Other Collaboration Tools
By now, you’ve heard of SlideShare (and if you’re an MS Office user) MSOffice Live Workspace (in Beta). And there are a gazillion other tools out there to aid online collaboration. I’ve included a couple of links at the bottom that discuss some free offering or give a list of possible tools. Other tools can be found by searching using specific terms like "creating webinars" or "large file sharing".

It’s Not Just Staff
Remember, too that while you’re working to make collaboration between you and the other nonprofit staff, there are other opportunities for collaboration: with your board and with other small nonprofits. You recruited the board for a reason – many of the members have reach and pull and experience. Wouldn’t it be nice to be able to draw on that quickly without having to rendezvous at a coffee bar or wait until after work hours? Maybe they need a little training to get collaborative online with you – good news, there are tools for that!

One last word - just like social media, the tools for online collaboration are evolving quickly. Consider subscribing to the email for or to keep informed about what's new and what's changing. Yes, it's a pain in the patoot to have to try to keep up with technology, and yes, you should be careful and concerned about reliability and privacy. But the reality is that collaboration is part of your mission, and the internet is becoming part of collaboration. Live and learn.


Thursday, October 14, 2010

Community Leadership and Serving Your Nonprofit Mission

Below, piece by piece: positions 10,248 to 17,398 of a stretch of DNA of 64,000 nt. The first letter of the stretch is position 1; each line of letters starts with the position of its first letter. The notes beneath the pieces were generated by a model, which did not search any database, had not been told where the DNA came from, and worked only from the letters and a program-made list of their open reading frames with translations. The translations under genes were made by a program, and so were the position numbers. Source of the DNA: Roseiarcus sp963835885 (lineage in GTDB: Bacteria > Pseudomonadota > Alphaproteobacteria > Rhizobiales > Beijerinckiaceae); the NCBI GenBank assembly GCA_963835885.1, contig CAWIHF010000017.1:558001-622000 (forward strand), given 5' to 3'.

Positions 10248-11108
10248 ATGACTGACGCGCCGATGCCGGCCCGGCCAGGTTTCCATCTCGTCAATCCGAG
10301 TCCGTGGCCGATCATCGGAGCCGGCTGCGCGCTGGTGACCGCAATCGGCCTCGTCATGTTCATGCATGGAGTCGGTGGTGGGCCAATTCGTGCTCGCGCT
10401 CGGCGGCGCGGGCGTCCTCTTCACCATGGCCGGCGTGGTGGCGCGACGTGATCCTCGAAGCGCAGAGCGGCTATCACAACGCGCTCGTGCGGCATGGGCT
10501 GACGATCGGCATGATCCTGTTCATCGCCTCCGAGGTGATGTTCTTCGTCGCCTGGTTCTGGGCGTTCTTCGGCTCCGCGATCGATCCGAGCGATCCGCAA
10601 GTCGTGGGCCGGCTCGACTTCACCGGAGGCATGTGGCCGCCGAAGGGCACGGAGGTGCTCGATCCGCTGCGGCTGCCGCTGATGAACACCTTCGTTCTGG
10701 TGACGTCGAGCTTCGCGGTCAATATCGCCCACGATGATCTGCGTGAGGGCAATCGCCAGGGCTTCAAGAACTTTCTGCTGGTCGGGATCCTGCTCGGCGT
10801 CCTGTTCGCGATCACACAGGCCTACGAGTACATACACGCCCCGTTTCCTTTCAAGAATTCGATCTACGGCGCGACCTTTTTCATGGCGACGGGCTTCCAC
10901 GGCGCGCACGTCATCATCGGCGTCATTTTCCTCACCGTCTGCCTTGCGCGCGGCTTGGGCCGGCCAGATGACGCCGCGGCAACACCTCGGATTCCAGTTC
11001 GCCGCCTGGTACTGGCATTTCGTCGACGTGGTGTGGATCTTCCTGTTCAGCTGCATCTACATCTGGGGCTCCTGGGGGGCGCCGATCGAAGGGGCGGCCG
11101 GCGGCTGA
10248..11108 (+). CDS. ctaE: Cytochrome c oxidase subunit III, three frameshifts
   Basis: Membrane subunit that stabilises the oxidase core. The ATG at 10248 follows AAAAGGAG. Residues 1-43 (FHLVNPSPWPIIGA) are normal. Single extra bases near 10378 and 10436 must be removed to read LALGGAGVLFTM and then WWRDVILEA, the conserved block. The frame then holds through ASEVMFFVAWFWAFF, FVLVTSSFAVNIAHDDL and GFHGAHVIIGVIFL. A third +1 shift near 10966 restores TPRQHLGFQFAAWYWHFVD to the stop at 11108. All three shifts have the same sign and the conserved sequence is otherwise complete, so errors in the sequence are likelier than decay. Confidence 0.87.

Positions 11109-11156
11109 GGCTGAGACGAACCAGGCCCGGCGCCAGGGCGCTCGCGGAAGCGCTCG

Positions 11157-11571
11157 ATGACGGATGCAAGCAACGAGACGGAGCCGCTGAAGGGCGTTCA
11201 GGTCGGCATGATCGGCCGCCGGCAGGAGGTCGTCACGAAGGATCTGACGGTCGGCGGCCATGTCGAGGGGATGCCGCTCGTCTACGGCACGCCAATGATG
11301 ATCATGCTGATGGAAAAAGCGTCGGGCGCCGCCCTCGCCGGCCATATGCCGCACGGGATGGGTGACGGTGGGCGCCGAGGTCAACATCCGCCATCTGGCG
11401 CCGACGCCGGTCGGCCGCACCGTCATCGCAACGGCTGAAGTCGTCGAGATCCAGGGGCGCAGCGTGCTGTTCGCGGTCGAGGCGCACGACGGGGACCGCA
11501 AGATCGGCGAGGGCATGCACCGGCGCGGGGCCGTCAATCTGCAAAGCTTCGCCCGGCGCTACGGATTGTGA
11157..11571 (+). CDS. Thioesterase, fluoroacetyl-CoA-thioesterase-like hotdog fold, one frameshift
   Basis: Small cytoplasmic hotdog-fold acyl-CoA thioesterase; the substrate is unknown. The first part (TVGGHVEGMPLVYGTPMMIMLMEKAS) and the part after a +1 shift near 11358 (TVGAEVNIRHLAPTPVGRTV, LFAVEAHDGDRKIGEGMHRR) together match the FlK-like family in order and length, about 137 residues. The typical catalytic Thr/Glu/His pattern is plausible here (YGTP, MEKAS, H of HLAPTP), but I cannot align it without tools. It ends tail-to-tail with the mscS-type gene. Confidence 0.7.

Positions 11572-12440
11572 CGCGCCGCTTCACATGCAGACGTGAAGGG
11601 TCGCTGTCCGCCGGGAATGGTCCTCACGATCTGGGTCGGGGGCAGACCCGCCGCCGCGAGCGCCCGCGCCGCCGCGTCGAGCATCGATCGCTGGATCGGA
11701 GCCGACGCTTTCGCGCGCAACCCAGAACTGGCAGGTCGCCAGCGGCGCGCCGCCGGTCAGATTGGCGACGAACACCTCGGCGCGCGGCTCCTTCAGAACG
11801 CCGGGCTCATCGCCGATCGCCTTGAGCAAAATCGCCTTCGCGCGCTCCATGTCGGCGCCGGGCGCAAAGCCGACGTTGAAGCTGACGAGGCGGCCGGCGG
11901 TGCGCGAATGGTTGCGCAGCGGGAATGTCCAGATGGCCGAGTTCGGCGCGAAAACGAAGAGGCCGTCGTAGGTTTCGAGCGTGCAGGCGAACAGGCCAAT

Last week my time was completely eaten up by an event for a small nonprofit, which was why there was no new post. The to-do tasks came together like rain-swollen rivers at a confluence.

I was in charge of printed materials and signage and when I’ve done this stuff in the past, I generally have a few weeks to get it all together. This time, I pretty much got my marching orders on Tuesday with the event on Friday.  I spent hours on writing copy and creating graphics for sponsor signs and silent auction items, directional signs and bid cards. Then more hours printing and correcting. Then running for Kinkos to get the posters enlarged, putting the table-top signs together with self-adhesive easel backs. And helping get the room staged, working the event, then breaking it down. It was CRAZY.

With that kinda whine, you might think that this post is going to tell you something about the process, and how it could have been improved, but no. It was a fly-by-the-seat-of-your-pants event and I'm usually not in favour of a lot of improvisation at fundraisers. But I'm glad I helped with this one, and I'd do it again because this fundraiser was for Leadership Santa Cruz County.

Have You Graduated From a Leadership Program?

Leadership programs can be found throughout the country. Many, like Leadership Santa Cruz County, were started by local Chambers of Commerce. Some are still affiliated closely with those chambers, though many – like LSCC – have gone on to become independent 501(c)(3) organizations. Their purpose is generally to help those who are interested learn about the challenges and opportunities facing their community and maybe find a place where they can provide assistance and leadership.